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Gold Coast's unusual 1-7 rating system, and what happens next

Jack Bowes is mobbed by teammates after snagging a goal during the R4 clash between Gold Coast and Carlton - Gold Coast Suns,AFL,Exclusive,Tag-Exclusive
Jack Bowes is mobbed by teammates after snagging a goal during the R4 clash between Gold Coast and Carlton

TWO WEEKS ago Gold Coast coach Stuart Dew and his assistants sat down to individually rate the development of every player on the Suns' list.

It is an exercise the club did before the season started and with the halfway point of the year nearly reached, was something they had booked in to revisit.

I wasn't as interested in what had happened. I wasn't here and I wasn't interested in any stories either. We haven't got a time machine - Stuart Dew

"It gives us a rating internally against the other clubs and the aim is to get each player to improve across the year," said Suns football manager Jon Haines.

"It's a 1-7 scale and there's five different phases from introduction to succession. It's a fairly simple ratings system. It's just our view of the world.

"If we have a player rated a three at the moment, and we want him rated a six or seven, we want to have a plan in place to get him there."

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The reviews, which are also a key performance indicator for the Suns' coaching panel, should have seen many players at the club record improved ratings so far in 2019.

Jack Bowes has emerged as a future star this season, Ben Ainsworth has continued his progress as a smart midfielder who steps up when it matters, Wil Powell has excited, Lachie Weller's pace and class has been important despite his injury, and Brayden Fiorini has also lifted in a first half of the year that has had encouraging signs for the Suns. 

But balancing how Dew wants the team to look in several years, as per the club's in-house metrics system, and how it is now is one of Dew's biggest challenges.

"I find that's the hardest thing, because internally and externally everyone's on the seven-day win-loss cycle," he told AFL.com.au.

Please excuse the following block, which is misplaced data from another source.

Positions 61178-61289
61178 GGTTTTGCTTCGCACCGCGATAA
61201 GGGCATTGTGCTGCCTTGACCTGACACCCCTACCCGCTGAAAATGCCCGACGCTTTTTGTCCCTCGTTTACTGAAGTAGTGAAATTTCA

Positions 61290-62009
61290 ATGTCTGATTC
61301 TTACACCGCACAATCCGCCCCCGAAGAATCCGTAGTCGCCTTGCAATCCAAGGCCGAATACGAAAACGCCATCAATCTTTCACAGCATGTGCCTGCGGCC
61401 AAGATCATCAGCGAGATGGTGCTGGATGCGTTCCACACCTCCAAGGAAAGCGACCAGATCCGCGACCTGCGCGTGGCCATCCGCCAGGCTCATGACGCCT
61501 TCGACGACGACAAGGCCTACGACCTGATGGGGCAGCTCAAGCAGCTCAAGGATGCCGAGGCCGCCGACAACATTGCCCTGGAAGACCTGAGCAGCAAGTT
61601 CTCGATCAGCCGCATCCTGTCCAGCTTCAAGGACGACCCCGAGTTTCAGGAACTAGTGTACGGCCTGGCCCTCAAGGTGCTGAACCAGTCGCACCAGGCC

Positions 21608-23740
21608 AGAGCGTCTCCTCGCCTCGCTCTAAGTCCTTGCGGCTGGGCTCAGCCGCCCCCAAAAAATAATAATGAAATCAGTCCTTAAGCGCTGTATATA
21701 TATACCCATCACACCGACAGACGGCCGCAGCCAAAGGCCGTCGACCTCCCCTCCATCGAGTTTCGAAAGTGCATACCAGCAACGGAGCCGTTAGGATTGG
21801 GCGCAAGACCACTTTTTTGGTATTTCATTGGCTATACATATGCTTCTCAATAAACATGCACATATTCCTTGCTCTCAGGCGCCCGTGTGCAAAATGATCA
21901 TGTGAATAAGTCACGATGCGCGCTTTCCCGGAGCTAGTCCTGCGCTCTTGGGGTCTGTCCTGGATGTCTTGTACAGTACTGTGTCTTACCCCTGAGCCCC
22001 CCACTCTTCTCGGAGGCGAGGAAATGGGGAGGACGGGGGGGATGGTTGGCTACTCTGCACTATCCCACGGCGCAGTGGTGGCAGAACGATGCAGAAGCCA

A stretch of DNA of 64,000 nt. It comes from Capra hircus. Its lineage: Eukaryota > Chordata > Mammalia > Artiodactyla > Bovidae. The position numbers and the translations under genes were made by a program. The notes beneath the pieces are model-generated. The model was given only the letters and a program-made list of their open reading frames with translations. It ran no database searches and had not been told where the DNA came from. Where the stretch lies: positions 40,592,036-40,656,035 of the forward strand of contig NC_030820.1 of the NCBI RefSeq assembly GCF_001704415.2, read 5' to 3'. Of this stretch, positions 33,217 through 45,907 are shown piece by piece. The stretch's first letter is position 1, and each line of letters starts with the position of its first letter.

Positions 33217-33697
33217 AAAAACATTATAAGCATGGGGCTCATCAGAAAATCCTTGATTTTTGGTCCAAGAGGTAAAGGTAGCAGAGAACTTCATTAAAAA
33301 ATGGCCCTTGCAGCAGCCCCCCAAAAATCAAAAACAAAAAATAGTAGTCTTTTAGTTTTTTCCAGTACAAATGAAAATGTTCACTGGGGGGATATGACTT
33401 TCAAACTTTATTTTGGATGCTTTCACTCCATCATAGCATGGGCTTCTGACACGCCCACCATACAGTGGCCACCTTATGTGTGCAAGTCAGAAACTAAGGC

"It's a real balance because we obviously want to win every game we play in, but we're always mindful of managing expectations and making sure the players see the little wins. The things we've done in training, the things we've done in a game, but that doesn't guarantee you a result.

"We're trying to teach good habits Monday to Friday, on weekends, attitudes to getting better.

"I find we're always projecting out and trying to make decisions today for what you want the footy club to look like in two to three years."

The internal development reviews and updates are a key factor in the Suns' planning. They are also part of the new regime at the club, with Dew, Haines and list manager Craig Cameron having their first season at Gold Coast last year.

Last year was deemed their 'phase one', and included several key feats off the field such as balancing their Total Player Payments. Dew said it was important to not dwell on what had happened before he was appointed to the role at the end of 2017.

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"When you're a senior coach going for a job, unless you're Chris Scott or John Longmire, they're only changing the coach because they want to change things. Our brief is to come in and make an assessment as quickly as possible about what needed to change," he said.

"To me, I wasn't as interested in what had happened. I wasn't here and I wasn't interested in any stories either. We haven't got a time machine. We know some things that happen at any club going forward influence what happens."

Stuart Dew and Lachie Weller embrace after victory against the Bulldogs. Picture: AFL Photos

The Suns have shown strong signs so far this season, winning only three games but being competitive against West Coast on the road and losing two games by a point.

Dew knows there is a legacy of players leaving the Suns, and no finals appearances, across their history but said that had shifted, and the club was making plans to attract free agents by next year. 

"If you've got an ill-informed view and listen to comments made based on the past…we can't help that," he said.

"We're really confident that when we get players here now, they'll love the place – both the club, the environment, and living here. And see it as a place where we can get the most out of their footy."